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Help, My Baby Hates Tummy Time!

August 7, 2011 | By | 3 Replies More

How well does your infant tolerate tummy time? In our “back to sleep” world, many parents are distressed because their infants are resistant to being positioned on the stomach for play.  Parents are torn between what they “should” do and what their baby seems to “want” to do.  The good new is that with time and some basic techniques, any infant can learn to tolerate and even enjoy tummy time!  Here are a few tips on how to introduce tummy time and increase an infant’s tolerance to the position.  [For more information on the importance and benefits of tummy time as well as the recommendations of the American Academy of Pediatrics, click here.]

  • Start tummy time early.  As soon as your pediatrician gives you the go ahead (which might even be while you are still in the hospital), start exposing your infant to small increments of tummy time. Even if you start for only 15 to 30 seconds each session, this will be helpful in strengthening baby’s neck and upper body muscles that are necessary to maintain the position. Gradually increase the time by 30 to 60 second increments and this will help your little one gain strength and motor control.
  • Get creative! You can position your infant tummy down on your chest, and this is a great way to sneak in a little tummy time while interacting with your baby because you are “face to face”. You can also carry your baby tummy down, and holding your infant in your lap stomach down is another nice position.
  • Be safe.  Tummy time that does not take place in your arms, in your lap or on your chest, should always be carried out on a firm, stable surface with no soft pillows or plush toys nearby for safety purposes.
  • Distraction is your friend.  Provide fun, developmentally appropriate activities such as musical toys, a child-safe mirror, singing, making silly faces, and any other entertaining options that will distract baby during tummy time. This will help you to gradually increase the amount of time each session so that your little one increases tolerance to the position.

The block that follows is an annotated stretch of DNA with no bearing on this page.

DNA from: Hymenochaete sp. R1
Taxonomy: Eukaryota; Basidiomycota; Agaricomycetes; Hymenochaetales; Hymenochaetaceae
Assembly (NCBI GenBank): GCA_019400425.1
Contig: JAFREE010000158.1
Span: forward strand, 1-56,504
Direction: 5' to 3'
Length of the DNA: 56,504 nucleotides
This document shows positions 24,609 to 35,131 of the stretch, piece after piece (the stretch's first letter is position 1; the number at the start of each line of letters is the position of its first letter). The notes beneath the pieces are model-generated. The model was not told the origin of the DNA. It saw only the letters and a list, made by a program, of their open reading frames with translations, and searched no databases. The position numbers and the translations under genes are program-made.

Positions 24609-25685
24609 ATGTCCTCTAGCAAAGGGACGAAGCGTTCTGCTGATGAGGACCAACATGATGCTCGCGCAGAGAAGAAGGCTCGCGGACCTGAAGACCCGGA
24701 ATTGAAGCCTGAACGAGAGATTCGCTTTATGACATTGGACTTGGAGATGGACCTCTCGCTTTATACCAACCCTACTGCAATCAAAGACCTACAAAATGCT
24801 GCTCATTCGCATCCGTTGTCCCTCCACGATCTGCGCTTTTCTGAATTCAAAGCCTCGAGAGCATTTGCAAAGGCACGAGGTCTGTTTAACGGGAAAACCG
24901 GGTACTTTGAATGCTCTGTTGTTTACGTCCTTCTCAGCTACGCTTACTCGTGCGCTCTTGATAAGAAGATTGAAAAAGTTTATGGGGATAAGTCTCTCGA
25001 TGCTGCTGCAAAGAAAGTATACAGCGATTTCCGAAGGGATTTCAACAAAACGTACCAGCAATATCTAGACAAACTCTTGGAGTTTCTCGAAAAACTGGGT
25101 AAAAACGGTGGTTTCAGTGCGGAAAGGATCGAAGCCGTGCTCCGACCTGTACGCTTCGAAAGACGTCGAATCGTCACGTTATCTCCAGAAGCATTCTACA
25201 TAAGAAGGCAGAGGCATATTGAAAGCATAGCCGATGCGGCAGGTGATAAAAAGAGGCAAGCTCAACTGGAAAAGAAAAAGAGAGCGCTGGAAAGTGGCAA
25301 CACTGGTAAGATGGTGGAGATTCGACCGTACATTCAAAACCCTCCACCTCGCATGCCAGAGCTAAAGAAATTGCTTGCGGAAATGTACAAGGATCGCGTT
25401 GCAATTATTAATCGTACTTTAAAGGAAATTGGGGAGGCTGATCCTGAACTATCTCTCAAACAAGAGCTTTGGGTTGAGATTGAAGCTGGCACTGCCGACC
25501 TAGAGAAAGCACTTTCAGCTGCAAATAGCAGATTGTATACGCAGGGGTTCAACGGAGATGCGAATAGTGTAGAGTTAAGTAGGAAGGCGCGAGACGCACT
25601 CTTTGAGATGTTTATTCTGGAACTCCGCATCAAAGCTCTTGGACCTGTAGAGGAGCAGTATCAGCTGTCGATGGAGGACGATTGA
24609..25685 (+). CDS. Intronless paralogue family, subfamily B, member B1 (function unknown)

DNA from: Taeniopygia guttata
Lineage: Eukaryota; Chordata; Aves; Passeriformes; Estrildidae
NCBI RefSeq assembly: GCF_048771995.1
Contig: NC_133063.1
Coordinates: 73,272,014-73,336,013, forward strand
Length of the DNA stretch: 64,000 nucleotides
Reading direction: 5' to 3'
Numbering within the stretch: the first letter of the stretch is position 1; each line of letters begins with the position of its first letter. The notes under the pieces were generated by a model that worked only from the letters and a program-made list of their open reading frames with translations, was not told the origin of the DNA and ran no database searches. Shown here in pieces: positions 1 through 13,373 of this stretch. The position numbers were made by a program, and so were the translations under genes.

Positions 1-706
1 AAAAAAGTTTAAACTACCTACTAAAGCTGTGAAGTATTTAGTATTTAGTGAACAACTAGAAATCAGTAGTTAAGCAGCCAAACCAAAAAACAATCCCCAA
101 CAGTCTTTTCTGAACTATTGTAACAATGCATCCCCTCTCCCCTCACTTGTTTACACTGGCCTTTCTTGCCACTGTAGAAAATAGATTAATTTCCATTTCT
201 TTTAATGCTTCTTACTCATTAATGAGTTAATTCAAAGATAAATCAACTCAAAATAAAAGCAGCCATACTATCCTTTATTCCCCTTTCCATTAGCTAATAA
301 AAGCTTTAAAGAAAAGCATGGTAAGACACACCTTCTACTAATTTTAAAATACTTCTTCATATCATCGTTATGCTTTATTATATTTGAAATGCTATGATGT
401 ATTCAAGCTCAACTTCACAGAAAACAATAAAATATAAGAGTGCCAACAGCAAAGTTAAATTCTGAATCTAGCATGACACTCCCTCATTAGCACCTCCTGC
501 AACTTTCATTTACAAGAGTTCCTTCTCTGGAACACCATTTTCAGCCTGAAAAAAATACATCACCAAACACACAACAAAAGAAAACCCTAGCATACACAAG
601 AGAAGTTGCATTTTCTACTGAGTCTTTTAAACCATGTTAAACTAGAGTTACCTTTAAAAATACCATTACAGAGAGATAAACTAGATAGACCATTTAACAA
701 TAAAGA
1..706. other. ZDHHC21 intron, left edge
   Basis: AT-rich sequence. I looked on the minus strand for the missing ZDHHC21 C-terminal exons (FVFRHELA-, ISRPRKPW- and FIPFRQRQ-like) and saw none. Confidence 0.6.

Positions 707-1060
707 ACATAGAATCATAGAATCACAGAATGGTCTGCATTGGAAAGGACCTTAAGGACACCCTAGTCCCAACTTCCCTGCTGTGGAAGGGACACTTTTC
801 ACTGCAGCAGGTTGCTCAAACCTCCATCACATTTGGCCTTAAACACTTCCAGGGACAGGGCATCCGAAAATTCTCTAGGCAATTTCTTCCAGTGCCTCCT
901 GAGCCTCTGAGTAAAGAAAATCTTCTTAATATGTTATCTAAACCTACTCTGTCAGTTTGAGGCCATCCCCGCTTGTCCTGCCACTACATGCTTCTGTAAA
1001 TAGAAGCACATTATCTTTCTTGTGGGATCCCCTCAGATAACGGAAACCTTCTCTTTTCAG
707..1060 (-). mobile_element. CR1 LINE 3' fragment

• Plan ahead. Only attempt tummy time when your baby is rested, comfortable, in good spirits and has not just eaten. Try to develop a regular schedule for tummy time, such as immediately after naps, diaper changes or bath time.

Most importantly, remember that tummy time should be a pleasant and positive experience. Hopefully with these suggestions, you and your little one will soon be having a great experience with tummy time; and the best part is, all the while, your infant will be gaining increased strength and muscle control which will provide a sturdy foundation for future motor skill development.

Photo credit: slowfoot from morguefile.com

 

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Category: Ages & Stages, Ages 0-4, Featured Articles

About the Author

Dr. Zachry is a pediatric occupational therapist with over 18 years experience providing quality OT to children, along with caregiver instruction and support. She has a PhD in Educational Psychology, with the research for her doctorate being related to tummy time and infant mobility. She is currently employed as a school therapist for Shelby County School System in Tennessee, working with students having issues ranging from mild motor skill problems to severe physical disabilities.

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  1. Helpful Parenting Articles | Dr. Anne Zachry | May 6, 2014
  1. anitaB says:

    GREAT article! I am also a pediatric OT, and have observed the negative impact of babies not spending the supervised tummy-time early on. We live in a hurried world, parents often don’t feel confident in being pro-active in this. This article needs to be passed out in pediatricians’ offices!!

  2. Anne Zachry says:

    Thanks so much Anita! It’s great to know that others are passionate about this topic. Let’s keep working to get the word out! 🙂

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